As you may be aware, this week is National Nurses Week — an opportunity to recognize the vitally important role that nurses play in a myriad of settings in our communities.
The decision to pursue nursing as a profession and a calling is unique to every nurse. In honor of this week’s celebration, I thought I would share my own journey into nursing, and how that experience has informed my work ever since.
My decision to go to nursing school was based on a childhood friendship with a very special young man named Dennis. One of seven children, Dennis and his family summered together with my family at a campground on the shores of Lake Winnipesaukee in New Hampshire. Dennis happened to be developmentally disabled, at a time when many families kept children like him out of sight or even institutionalized. Not Dennis, though – his folks made sure that he was treated equally to his brothers and sisters.
That first summer, I found myself making a special effort to reach out to Dennis and make sure he felt part of our group of friends and included in the usual mischief you might expect from a group of teenagers on summer vacation. As much of an impact this made on Dennis, it was perhaps even more meaningful to me. I realized the rewards of giving back, and found myself asking the adults in my life what kind of career choice would provide me the greatest opportunity to help individuals – and nursing, it seemed, was an obvious choice. I never looked back.
As a nurse just out of school, I started my career in a critical cardiac care unit at Yale New Haven Hospital. Cardiac care nurses deal every day with patients in life-threatening circumstances, and it was no different for me. The fragility of life in the Unit was so palpable, yet I found it so empowering to be able to provide compassionate care to patients and families at their most trying times. These experiences informed the development of a set of core nursing values which I’ve taken with me through every subsequent stage of my career.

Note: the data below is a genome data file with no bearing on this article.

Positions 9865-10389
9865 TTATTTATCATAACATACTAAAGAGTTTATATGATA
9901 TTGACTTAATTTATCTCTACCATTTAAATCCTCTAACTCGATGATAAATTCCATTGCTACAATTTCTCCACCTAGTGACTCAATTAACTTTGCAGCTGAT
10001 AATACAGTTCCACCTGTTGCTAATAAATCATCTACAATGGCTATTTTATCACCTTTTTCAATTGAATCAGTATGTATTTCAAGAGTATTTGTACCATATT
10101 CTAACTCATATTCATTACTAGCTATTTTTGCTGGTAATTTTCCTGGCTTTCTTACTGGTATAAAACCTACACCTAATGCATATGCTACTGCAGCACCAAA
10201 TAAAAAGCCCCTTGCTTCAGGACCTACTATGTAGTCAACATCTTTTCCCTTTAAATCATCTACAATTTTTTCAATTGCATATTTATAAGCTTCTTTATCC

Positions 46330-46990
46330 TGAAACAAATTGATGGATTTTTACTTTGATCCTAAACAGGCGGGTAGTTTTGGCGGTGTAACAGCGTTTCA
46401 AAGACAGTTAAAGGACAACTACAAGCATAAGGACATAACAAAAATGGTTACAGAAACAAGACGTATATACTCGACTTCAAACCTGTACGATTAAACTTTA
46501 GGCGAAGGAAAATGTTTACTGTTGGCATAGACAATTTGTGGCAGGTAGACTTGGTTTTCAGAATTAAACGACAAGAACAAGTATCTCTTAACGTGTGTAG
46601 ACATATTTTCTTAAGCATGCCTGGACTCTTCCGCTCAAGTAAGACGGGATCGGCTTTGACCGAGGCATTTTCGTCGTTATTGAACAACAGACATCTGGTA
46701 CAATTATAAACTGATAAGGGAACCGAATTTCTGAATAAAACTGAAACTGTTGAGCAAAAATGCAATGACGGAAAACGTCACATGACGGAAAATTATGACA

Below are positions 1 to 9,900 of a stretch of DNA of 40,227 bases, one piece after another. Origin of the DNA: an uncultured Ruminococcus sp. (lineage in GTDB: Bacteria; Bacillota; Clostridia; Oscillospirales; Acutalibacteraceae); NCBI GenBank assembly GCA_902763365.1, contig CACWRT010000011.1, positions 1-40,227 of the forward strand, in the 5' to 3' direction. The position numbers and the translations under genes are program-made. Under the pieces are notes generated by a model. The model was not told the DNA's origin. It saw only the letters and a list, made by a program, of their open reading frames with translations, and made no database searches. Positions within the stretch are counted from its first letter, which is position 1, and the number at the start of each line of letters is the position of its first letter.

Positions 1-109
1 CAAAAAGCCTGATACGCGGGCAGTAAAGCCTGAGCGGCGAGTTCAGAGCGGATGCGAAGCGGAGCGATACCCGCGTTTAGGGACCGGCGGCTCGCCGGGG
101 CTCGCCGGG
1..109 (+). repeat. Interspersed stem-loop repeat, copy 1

Nurses work in such a wide variety of settings, a fact I learned firsthand as my next stint was to provide care at small community hospital on the island of Nantucket. Over the course of the next 18 years, I learned that small-town hospitals can, oddly enough, be where the action’s really at. The range of patients and the spectrum of health conditions you might encounter seemed endless. Soon I realized that my cardiac care skills were just one piece of the puzzle, and I would need to broaden my nursing skill portfolio to meet the diverse needs of the local community. Eventually I was to be certified in an additional three specialties: dialysis nursing, hospital epidemiology and infection control, and HIV/AIDS care.
Working in such a small community hospital setting over those 18 years, I became somewhat of a local expert on HIV/AIDS – which led me to take what I had learned as a compassionate caregiver in the health care world and put those skills and experiences to use in the creation of the Nantucket AIDS Network. At that time there was still such stigmatization of people who had been diagnosed with HIV/AIDS. Local providers turned their back on these patients and their families due to ignorance, fear, and sometimes prejudice. It was just the type of challenge that I welcomed as an advocate, and a nurse. The Network was designed as a model to create a community of support for people with HIV/AIDS who were seeking medical care, support to help them maintain their jobs and housing, and education in the community to break down barriers and increase understanding.
Unbeknownst to me this was the beginning a whole new stage of professional growth, developing public policy and leadership skills that would lead me to DPH many years later.
Through it all, I have continued to rely on the same foundational values which are common to nurses everywhere – a simple desire to help other people. It is that spirit which I want to recognize on behalf of all nurses, during National Nurses Week and throughout the year.
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